Chaudhuri orders a vegetarian thali (he is a strict vegetarian on Thursdays in accordance with the wishes of his wife) and we take the non-vegetarian option. The thali arrives in a jiffy, which is not a surprise given that two stewards are in attendance.
The SBI chairman says he is against a personality cult (he believes more in content than posturing) and has always believed in being surrounded by people who can question him and pick holes in his arguments. “People generally say yes to whatever the chairman says. But that’s not the ideal situation to be in,” he adds.
To ensure SBI remains a thought leader, Chaudhuri meets the CFO, chief economist and group heads as frequently as possible to pick their brains. The arguments about CRR were germinated during one such brainstorming session.
This willingness and ability to listen to others is probably why he succeeded in one of his toughest assignments before becoming chairman: the seamless merger of State Bank of Saurashtra (SBS) with SBI. There were a lot of misgivings among SBS staff even though the management had sweetened the deal (like giving SBS staff an option to get both pension as well as provident fund).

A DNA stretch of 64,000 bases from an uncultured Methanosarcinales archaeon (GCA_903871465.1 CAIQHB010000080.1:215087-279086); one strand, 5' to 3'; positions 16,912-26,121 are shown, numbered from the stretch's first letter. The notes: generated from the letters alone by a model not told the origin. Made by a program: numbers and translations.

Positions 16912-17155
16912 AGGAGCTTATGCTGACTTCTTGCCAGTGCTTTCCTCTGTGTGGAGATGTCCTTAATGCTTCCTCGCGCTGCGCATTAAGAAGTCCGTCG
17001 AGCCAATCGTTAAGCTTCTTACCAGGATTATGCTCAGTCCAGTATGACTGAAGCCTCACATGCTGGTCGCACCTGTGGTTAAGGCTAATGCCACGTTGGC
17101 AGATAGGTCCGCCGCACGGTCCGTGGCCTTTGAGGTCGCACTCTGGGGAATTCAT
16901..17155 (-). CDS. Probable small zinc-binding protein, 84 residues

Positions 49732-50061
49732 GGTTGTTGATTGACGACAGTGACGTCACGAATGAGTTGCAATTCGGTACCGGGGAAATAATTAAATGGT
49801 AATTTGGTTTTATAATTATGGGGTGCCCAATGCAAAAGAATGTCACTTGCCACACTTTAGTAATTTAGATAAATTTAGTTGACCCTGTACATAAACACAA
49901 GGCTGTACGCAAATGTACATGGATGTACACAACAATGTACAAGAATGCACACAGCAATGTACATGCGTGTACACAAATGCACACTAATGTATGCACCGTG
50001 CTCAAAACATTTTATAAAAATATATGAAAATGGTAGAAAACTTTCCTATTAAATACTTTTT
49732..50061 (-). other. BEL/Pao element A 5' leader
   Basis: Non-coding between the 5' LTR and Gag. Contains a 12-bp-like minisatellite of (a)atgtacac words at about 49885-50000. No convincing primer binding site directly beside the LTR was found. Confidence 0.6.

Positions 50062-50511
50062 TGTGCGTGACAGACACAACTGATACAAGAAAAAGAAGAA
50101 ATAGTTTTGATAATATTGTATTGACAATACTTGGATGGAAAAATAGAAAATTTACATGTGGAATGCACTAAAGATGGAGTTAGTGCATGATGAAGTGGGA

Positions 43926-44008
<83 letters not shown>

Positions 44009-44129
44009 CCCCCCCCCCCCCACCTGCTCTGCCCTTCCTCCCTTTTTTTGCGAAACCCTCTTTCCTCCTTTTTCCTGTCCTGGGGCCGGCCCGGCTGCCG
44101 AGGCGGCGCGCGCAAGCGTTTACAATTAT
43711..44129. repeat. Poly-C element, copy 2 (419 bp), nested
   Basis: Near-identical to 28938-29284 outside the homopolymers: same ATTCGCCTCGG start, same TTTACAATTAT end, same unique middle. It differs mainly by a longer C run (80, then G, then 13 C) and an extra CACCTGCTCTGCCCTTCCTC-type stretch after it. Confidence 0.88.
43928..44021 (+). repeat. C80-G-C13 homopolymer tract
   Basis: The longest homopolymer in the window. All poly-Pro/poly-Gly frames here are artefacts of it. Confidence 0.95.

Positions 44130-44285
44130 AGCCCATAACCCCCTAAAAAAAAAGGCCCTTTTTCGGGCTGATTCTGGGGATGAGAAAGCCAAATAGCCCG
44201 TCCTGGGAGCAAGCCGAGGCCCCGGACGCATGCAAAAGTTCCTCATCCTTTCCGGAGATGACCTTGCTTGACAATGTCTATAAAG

Though many of his colleagues thought he was being too defensive and should just push through the merger, Chaudhuri stuck to his own style of holding detailed discussions with SBS staff at all levels. “The idea was not to be seen as a conqueror,” he points out.
He has been criticised for being defensive on other occasions as well. For example, finance ministry officials were upset with him for not “forcefully” speaking out against Moody’s, which had downgraded the bank last year. But Chaudhuri says such knee-jerk response has no meaning. “You don’t quarrel with your doctor. In any case, I didn’t want to be in denial mode because it was a fact at that time that we weren’t well capitalised. Moody’s has since changed its opinion,” he adds.
The “people skill” that he picked up during his “hostel days” as an MBA student in Chandigarh is something that also helped him tackle a sensitive situation when he got the top job over his two batchmates — Hemant Contractor and Diwakar Gupta. Chaudhuri says he did two things — one, give both of them enough space (each has important portfolios to handle, unlike the earlier practice of not giving managing directors anything important); and two, make sure that he goes to their cabins once in a while to discuss issues. “They remain personal friends,” Chaudhuri says.